The Poised Planner
On your big day, you should be focused on having fun and creating memories—not on how the napkins are being folded or who’s handing out the ceremony programs. That’s where Michelle Schaufeld comes in. She started her Northborough-based event-planning company, the Day Of, nine years ago after noticing a void in the market: You could either hire a full-service coordinator to handle every last detail of the planning process, or go it alone. Schaufeld and her team, meanwhile, focus mainly on making sure the ceremony and reception go off without a hitch. “I’m looking at all the details,” Schaufeld says. “The details in the middle of all the big, obvious ones are the ones that really make a difference.”
Why might someone choose a day-of planner over a full-service one?
There are two kinds of scenarios—someone may really just love the planning process and want to touch and feel every step of the way. And on the flip side, full-service event planning can be expensive. Day-of coordination is more affordable, and really attractive to brides who are looking for guidance, assurance, and peace of mind.
I didn’t have an event planner for my own wedding, and there was a photo that I really wanted and it didn’t happen. And had I had it on a list for a day-of coordinator, I guarantee it would’ve happened. But things slip through the cracks, because whose responsibility does that become? It’s not on anyone’s “list.”
When do you typically get involved in the planning process?
I’ve had people reach out to me three weeks before their wedding, and up to two years before their wedding. But on average, my clients are booking about six months before the wedding. Usually the couple have a date and a venue when they come to me.
What kinds of things does a day-of coordinator do in the months leading up to the big day?
We meet with our clients twice, and we’re available to them throughout the planning process if they want to bounce ideas off of us or need help finding a vendor. Our first meeting is at the venue, where we do a walk-through and review all of the details and plans up until that point. They go home with a list of things to think about and work on.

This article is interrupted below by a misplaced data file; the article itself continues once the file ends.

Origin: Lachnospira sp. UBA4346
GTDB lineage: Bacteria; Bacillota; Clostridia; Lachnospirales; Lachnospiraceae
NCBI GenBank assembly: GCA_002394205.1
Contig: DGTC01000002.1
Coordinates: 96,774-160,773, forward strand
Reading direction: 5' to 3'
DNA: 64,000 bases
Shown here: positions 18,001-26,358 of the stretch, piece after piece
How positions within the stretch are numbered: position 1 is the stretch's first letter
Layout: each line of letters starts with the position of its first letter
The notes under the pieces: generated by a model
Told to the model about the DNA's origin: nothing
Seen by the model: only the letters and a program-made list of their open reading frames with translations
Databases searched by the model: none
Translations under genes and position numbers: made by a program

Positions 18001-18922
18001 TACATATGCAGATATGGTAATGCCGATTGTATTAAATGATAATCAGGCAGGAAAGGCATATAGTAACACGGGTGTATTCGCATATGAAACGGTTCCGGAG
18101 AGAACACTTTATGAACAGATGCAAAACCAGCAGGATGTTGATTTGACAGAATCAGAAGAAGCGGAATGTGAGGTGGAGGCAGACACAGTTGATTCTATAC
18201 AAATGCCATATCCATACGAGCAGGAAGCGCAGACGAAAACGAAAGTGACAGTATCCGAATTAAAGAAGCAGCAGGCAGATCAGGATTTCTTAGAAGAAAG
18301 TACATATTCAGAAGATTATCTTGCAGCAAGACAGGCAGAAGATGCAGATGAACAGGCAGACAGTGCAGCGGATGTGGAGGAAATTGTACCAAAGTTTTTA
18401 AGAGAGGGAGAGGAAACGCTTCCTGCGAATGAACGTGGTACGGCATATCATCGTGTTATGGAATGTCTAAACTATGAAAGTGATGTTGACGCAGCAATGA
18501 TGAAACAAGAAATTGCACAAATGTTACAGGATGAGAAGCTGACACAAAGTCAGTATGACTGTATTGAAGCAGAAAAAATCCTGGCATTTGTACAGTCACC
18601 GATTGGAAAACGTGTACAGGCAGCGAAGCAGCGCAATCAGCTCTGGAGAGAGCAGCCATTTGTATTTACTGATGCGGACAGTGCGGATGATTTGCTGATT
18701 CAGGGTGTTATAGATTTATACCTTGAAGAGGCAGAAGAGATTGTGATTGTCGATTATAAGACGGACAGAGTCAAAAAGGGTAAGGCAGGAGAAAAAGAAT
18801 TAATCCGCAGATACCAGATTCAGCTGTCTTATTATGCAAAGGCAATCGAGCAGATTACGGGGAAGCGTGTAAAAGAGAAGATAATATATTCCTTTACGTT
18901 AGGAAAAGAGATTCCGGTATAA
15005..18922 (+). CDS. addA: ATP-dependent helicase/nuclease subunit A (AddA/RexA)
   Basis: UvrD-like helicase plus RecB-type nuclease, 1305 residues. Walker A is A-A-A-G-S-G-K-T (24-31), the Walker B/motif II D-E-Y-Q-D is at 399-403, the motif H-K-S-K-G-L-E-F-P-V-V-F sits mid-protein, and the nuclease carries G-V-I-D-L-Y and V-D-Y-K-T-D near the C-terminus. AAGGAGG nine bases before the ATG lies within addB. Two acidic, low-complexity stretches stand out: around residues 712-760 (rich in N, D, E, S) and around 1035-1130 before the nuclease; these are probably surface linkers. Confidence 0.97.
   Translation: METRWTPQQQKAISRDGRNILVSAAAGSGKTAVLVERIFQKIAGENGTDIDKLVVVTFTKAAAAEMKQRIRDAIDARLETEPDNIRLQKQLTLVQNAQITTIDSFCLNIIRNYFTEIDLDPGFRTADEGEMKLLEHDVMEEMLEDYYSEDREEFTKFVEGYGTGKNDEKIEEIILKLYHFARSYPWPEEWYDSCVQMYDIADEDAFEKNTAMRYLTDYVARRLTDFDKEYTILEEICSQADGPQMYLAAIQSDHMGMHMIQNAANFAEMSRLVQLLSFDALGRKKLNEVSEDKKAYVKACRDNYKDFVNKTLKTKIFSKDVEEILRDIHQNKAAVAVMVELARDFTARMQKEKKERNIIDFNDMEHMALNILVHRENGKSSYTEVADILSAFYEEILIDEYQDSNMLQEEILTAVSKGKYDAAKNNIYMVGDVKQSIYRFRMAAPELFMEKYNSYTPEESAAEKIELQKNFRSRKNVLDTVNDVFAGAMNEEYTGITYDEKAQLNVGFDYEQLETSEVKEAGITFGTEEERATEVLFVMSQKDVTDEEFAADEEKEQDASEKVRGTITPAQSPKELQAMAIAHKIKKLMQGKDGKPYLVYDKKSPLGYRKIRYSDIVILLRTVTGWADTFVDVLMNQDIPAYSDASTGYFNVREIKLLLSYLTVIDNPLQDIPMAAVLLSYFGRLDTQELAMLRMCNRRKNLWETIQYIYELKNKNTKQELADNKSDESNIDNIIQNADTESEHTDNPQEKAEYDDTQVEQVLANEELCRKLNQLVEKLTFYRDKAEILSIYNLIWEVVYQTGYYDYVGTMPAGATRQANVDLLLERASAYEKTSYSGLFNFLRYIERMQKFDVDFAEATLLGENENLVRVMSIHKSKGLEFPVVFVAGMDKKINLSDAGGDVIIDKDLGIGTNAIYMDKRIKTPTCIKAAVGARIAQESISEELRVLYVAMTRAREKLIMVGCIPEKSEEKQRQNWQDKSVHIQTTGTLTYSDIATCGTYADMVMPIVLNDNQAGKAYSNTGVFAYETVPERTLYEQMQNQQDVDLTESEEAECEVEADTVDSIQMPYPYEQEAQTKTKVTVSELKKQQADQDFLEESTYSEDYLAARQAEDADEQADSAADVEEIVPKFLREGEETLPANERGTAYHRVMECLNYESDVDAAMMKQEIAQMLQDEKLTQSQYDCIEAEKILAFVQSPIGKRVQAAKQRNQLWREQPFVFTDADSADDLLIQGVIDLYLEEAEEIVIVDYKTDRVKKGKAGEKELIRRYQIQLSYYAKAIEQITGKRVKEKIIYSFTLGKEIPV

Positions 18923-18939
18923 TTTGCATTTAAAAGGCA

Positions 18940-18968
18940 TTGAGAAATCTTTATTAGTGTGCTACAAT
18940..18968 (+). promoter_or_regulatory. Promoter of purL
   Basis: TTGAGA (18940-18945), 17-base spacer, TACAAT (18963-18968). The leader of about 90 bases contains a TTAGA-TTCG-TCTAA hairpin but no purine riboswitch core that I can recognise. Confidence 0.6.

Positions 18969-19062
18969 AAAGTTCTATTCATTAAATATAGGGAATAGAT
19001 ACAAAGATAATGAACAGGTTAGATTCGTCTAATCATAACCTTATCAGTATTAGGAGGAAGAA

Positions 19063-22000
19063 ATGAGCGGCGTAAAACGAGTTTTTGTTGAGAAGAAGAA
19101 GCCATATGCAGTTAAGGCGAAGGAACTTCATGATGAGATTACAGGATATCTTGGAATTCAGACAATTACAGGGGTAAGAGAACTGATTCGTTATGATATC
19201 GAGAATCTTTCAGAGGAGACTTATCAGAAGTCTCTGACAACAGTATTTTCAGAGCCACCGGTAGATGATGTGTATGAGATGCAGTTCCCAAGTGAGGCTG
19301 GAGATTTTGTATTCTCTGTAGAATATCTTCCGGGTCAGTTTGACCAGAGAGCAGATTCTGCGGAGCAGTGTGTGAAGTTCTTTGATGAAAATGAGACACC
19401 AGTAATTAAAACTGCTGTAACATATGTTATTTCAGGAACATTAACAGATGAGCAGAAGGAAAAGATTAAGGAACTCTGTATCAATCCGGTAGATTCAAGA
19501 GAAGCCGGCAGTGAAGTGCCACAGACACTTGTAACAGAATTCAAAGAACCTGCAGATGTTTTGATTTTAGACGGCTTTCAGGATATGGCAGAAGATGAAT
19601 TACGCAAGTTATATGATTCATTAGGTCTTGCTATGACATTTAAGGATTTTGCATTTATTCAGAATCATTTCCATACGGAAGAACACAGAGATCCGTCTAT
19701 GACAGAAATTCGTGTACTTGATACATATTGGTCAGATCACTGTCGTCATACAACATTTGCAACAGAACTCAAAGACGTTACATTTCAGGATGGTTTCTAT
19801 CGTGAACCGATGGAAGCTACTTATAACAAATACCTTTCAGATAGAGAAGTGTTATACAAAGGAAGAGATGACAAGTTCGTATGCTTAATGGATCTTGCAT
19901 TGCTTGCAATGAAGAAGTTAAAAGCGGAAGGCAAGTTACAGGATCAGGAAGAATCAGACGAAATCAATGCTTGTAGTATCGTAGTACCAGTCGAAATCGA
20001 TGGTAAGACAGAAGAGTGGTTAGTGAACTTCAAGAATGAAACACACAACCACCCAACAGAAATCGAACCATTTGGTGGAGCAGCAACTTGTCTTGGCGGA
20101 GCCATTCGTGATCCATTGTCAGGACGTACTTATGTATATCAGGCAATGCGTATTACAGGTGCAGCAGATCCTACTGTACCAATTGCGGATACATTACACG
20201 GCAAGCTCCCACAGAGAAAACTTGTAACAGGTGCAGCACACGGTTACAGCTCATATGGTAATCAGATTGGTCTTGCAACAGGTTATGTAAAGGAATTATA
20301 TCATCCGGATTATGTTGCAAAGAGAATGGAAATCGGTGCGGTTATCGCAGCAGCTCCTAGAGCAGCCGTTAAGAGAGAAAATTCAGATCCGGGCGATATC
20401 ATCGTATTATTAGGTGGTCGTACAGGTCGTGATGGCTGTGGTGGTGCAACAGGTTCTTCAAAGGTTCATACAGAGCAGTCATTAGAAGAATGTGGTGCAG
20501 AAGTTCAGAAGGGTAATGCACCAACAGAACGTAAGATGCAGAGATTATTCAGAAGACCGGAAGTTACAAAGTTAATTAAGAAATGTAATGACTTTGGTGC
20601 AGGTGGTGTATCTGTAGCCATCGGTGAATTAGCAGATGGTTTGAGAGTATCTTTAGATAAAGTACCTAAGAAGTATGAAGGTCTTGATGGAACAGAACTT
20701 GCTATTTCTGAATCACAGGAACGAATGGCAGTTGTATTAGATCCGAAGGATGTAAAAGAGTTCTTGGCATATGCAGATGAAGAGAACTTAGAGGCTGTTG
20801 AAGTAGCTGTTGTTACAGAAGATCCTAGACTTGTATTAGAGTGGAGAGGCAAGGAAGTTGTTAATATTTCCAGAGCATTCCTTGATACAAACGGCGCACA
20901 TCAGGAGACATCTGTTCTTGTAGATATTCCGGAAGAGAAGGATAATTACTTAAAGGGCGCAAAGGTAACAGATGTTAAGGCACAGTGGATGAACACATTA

Three weeks before the wedding is the hand-off. It’s me asking them lots of questions, and them sharing information. Then I put a timeline together with all of the details of the day. How many rows of chairs are set up for how many seats for the ceremony? Do we need a microphone, and is it on a lapel or a stand?
Finally, we’re on-site that day. We really oversee and manage the process, and our clients don’t have to think about or worry about what’s going on behind the scenes.
Have there ever been times when those plans have gone awry?
The worst experience was a wedding that a rabbi didn’t show up for. We did everything right. We were in touch with the rabbi that week; my bride and groom were in touch with him even the day before, but at the end of the day he didn’t show up.
The guests were already seated, so we did a reverse cocktail hour and let them know what was happening. We ended up calling another rabbi, and he literally saved the day. He was so calm and amazing. I was waiting outside to welcome him and we’re walking in and he’s like, “Tell me the name of the bride and the groom. And the parents’ names are?” And then this wonderful, wonderful rabbi married an amazing couple. It was like the stars had aligned.
Is a church wedding more difficult to coordinate than a ceremony and reception in one location?
Weddings in two locations are always more challenging, because there are so many more logistics to manage. Churches are all laid out differently, so it’s very important that we understand the ins and outs of each. Some have areas for the bridal party to wait in while guests arrive; some have to wait in limos. Some clergy have certain ways they like to do things; others are very open. Typically, we have one coordinator with the musicians, and one with the bridal party, to be sure that the processional runs smoothly.
Do you recommend taking photos before the ceremony or during cocktail hour?
I always recommend taking photos before. My experience is the best example: When I got married, I didn’t see my husband before the ceremony, and then we missed all but 10 minutes of cocktail hour. Ninety percent of my clients see each other before the ceremony and, to my knowledge, not one of them has regretted that decision. The first look is so private, and so beautiful for the couple. They are able to take that moment in without the stress or nerves of doing that in front of all of their guests.
What’s the best part of the job?
I love the excitement and energy of being on-site; I love seeing how everything comes together. Aside from that, one of my favorite moments is when the bride is waiting to walk down the aisle—just the excitement, the nerves. When I fix the train and they go, it’s the best feeling. It’s the moment of the day.
From scraped elbows to wardrobe malfunctions, a bride-to-be should be prepared for just about anything. Here, a peek inside Michelle Schaufeld’s wedding-day survival kit.
Fashion Tape: The number one use? Keeping clothing in place, most often a stubborn bra popping out of a dress.
Sewing Kit: Because you never know when a tux button—or a wedding-gown bustle—might come undone.
Tissues: With emotions running high, you’ll want to have a travel-size package tucked away in your clutch.
Bobby Pins: Best for taming unruly locks after snapping outdoor portraits or getting down on the dance floor.
Band-Aids: Keep a few on hand for blisters and minor boo-boos, lest you ruin your pristine white dress.
Scissors: A good pair of shears should quell the urge to rip the tags and loose threads off your delicate (and expensive) bridal wear.
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